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Tasmania: No Signs of Abalone Virus...So Far

AUSTRALIA - Laboratory examination of tissue samples from about 60 wild abalone taken from an area of interest off the southern Channel has revealed no evidence of Abalone Viral Ganglioneuritis.

DNA tests for the virus in these fish by the Australian Animal Health Laboratory at Geelong will be available early next week.

The General Manager of Biosecurity and Product Integrity, Alex Schaap, cautioned against reading too much into the negative histological (tissue) analysis.

“I have to point out that two of the abalone in the infected processing facility which tested DNA-positive for AVG were negative when examined microscopically,” Mr Schaap said.

“It is obviously pleasing that close examination of these wild fish reveals no apparent evidence of ganglioneuritis, but they are from only one block of seabed and DNA-based testing is yet to be received.”

Mr Schaap said that further samples of abalone are being collected from a number of processors today, from commercial divers and a team is standing by to dive at a particular location of interest off the East Coast when conditions at that site permit.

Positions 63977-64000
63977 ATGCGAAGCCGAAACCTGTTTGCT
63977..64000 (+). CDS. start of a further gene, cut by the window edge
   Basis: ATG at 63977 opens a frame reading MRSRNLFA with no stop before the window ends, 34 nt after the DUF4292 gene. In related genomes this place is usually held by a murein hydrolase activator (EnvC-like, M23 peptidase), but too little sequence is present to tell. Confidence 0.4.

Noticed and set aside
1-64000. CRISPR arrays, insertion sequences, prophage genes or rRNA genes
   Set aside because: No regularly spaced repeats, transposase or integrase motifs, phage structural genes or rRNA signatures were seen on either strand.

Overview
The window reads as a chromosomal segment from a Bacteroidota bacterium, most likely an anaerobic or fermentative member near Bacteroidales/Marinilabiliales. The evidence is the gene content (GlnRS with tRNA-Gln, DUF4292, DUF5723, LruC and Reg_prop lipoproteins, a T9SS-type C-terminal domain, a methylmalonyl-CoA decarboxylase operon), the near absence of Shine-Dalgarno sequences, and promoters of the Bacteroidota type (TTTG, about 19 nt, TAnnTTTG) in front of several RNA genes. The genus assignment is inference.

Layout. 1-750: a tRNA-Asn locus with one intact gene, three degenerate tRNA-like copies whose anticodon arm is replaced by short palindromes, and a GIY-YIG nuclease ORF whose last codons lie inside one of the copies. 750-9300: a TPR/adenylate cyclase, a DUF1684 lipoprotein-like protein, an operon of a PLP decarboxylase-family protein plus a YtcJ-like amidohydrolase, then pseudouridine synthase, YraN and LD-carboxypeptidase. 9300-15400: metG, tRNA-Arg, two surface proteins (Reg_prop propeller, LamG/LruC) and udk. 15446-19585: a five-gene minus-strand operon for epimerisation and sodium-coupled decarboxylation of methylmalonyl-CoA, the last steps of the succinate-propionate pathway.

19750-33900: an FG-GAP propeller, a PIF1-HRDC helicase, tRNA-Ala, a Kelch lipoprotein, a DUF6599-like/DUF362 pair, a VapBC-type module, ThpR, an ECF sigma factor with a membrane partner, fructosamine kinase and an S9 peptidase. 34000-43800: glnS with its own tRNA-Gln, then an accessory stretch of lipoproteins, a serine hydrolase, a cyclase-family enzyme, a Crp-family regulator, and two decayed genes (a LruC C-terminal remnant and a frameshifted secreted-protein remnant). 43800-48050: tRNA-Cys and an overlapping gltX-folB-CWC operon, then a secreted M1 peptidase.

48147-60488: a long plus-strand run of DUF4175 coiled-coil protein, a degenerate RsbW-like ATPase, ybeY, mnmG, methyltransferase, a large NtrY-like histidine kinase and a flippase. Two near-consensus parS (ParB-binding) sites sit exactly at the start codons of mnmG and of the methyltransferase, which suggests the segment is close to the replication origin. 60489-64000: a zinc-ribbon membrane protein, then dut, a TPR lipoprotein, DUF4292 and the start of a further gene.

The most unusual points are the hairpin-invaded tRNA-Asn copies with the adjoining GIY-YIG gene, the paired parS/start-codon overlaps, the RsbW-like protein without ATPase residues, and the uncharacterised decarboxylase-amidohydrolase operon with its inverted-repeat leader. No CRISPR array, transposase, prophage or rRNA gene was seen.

“At the moment, all scenarios remain open from an incursion of AVG into Tasmania to the virus being endemic here.

“As well as freshly collected samples, we have a store of about 500 samples which were collected from the wild since we have been on alert for the disease. These were collected over the past two years in anticipation of a DNA-based test for the virus being developed.

“A selection of these will be taken from storage for DNA-based testing to provide an important historical perspective against which we can compare fresh evidence.

“It remains very early days. It is going to take some time to piece the situation together with scientific certainty and firm-up answers.”

Mr Schaap said that reports from commercial divers operating in widespread areas of the fishery continue to reveal nothing unusual with abalone numbers or behaviour.

Recreational abalone fishers are reminded to consult the Recreational Sea Fishing Guide for advice on good biosecurity practice.

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Ellen Hardy

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